A friend of mine Arq. Jose Francisco Garza Carrillo ( author of Matrimonios en la Catedral de Monterrey, Nuevo Leon , Mexico, 1667-1781 ) told me that since the indians didn´t have last names the priest would put the sign of the cross when the child was baptized .

So, their names became Jose or Maria or whatever first name they had and the cross would be translated as ¨de la Cruz ( of the church , of G-D , of the cross ) .

Hope this helps ,

Welester

> There are numerous cases where the name is Juana de la Cruz or Maria de la Cruz. Is "de la Cruz" considered a family name or part of the first name? There also also other names such as de los Reyes, de la Trinidad, and so on.
>
> I realize that Spanish and Mexican naming practices are complex, and the "rules" are often not followed, but can anyone shed some light on the practices in this time period.
> George
> Pleasanton, CA

_________________________________________________________________
Windows Live™ Hotmail®: Search, add, and share the web’s latest sports videos. Check it out.
http://www.windowslive.com/Online/Hotmail/Campaign/QuickAdd?ocid=TXT_TAGLM_WL_QA_HM_sports_videos_072009&cat=sports

No nada mas en la información de los registros matrimoniales , sino también en las actas de nacimiento, bautizo de todo México de los años 1600 y 1700,en la pareja de matrimonios como tu dices se le dan el nombre de José Antonio, y María teresa , sin apellidos de sus padres.
En caso que tu marcas de, hijo legítimo de Juan Marcos y María de Silva," significa también quela mujer no es indígena o mulata, pero el maridos si.

en el caso de, Juana de la Cruz o María de la Cruz, en muchas ocasiones se esta tomando como apellido.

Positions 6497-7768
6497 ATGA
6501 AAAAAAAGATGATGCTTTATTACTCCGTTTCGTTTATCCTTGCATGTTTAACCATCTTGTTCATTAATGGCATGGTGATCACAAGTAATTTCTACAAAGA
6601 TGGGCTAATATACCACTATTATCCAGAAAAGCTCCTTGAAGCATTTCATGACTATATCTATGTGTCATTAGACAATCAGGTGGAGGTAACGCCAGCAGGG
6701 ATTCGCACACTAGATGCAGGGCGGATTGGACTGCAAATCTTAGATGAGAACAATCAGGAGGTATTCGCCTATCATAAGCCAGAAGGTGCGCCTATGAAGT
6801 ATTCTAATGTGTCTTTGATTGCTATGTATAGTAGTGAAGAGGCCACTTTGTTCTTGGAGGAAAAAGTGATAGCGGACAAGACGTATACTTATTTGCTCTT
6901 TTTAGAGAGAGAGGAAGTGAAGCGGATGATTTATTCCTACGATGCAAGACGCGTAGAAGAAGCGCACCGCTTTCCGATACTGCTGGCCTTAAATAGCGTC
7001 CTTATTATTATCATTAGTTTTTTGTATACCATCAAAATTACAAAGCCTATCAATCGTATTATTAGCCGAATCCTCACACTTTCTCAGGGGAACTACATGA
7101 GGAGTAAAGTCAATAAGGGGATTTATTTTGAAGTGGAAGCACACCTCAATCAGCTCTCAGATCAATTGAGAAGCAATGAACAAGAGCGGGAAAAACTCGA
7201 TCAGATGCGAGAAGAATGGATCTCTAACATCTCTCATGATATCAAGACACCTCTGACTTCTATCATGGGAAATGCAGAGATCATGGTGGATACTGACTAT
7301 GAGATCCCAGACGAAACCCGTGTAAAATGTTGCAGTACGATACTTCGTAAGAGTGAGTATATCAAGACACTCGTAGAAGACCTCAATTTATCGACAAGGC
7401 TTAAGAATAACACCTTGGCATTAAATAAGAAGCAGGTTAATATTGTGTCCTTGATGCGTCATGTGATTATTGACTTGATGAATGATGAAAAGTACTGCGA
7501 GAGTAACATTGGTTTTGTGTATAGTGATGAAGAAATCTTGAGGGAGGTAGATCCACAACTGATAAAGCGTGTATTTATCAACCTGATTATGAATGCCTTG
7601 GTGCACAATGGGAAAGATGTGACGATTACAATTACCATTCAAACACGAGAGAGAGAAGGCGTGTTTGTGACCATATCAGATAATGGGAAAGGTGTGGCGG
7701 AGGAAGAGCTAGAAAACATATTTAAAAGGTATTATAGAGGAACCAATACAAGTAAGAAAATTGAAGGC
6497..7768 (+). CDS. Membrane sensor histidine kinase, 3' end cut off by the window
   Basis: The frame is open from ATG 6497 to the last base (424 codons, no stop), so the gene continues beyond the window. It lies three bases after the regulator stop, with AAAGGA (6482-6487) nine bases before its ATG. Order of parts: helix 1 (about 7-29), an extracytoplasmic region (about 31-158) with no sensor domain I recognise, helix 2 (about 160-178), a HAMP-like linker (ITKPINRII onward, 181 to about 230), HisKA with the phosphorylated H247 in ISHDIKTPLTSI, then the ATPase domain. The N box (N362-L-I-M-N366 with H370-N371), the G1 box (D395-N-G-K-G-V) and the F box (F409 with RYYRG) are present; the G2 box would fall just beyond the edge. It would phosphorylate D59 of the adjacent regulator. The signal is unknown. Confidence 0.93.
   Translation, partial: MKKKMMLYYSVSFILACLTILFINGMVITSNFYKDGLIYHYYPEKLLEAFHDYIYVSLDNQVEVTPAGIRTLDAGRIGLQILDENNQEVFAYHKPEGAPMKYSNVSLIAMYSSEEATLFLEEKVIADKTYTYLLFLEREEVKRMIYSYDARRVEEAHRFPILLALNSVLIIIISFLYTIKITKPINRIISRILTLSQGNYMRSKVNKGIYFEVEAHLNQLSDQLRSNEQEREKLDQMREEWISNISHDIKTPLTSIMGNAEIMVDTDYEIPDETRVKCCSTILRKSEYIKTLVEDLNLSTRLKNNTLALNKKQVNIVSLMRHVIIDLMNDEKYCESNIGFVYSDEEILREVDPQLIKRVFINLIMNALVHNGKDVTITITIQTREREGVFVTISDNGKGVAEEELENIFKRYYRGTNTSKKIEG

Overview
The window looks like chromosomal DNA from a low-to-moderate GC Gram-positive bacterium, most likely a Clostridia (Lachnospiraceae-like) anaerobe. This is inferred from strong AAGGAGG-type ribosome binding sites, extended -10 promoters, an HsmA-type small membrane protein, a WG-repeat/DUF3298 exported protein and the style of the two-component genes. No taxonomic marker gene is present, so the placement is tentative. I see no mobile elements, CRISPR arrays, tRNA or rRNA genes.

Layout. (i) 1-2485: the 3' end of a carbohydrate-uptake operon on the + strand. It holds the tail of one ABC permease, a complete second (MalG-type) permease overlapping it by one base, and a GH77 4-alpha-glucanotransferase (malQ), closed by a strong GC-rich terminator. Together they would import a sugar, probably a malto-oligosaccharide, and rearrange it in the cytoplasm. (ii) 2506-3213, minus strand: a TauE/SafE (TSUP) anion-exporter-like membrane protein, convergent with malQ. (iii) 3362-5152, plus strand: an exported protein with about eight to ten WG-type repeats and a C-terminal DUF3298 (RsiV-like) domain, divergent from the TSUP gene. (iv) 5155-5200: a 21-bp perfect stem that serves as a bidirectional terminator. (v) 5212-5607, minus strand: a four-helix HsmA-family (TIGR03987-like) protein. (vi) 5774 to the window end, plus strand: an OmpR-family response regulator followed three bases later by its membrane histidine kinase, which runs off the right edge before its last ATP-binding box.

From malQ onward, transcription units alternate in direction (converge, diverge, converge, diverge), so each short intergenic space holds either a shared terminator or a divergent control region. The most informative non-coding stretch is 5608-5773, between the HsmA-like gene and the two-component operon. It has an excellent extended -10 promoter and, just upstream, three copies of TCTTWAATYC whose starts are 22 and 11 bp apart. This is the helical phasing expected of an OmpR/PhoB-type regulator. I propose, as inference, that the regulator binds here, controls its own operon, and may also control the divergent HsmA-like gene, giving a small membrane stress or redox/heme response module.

En ese periodo de tiempo como lo mencionas, también se les dan los apellidos de los patrones donde trabajan los indios o mulatos que eran esclavos, y las reglas por lo general eran de la iglesia o de los sacerdotes que no eran mexicanos, o que estudiaron en España.
En algunos escritos encontré personas con su apellido totalmente indígena, como ACOATLE, Pedro (de), AHUC, Diego, CUYAMEL, Pedro, CUXO, Pedro,

También esta el caso que los hombres se les da el apellido del padre y a las mujeres el apellido de la madre, en esos tiempos no existían reglas en México para los apellidos, sino hasta que Benito Juárez mas o menos en 1830, inicia los registros civiles de Gobierno.

Not just on information from the marriage records, but also in the birth, baptism throughout Mexico for the years 1600 and 1700, the couple in marriage as you say will give the name of Jose Antonio, and Maria Teresa without their parents' surnames.
If your marks, legitimate son of John and Mary Mark Silva, "also means women no claw is indigenous or mulata, but if the husbands.

in the case of Juana de la Cruz and María de la Cruz, this is often taken as surname.
In that time period as mentioned, also give the names of employers employing Indians or mulattoes who were slaves, and the rules were usually of the church or the priests who were not Mexican, or studied in Spain.
In some writings found people with his last name entirely indigenous, as ACOATLE, Pedro (de), AHUC, Diego, CUYAMEL, Peter CUXO, Peter

It is also the case that men are given the surname of the father and the women the name of the mother in those days there were no rules for names in Mexico, but until about Benito Juárez in 1830, civil registration began Government.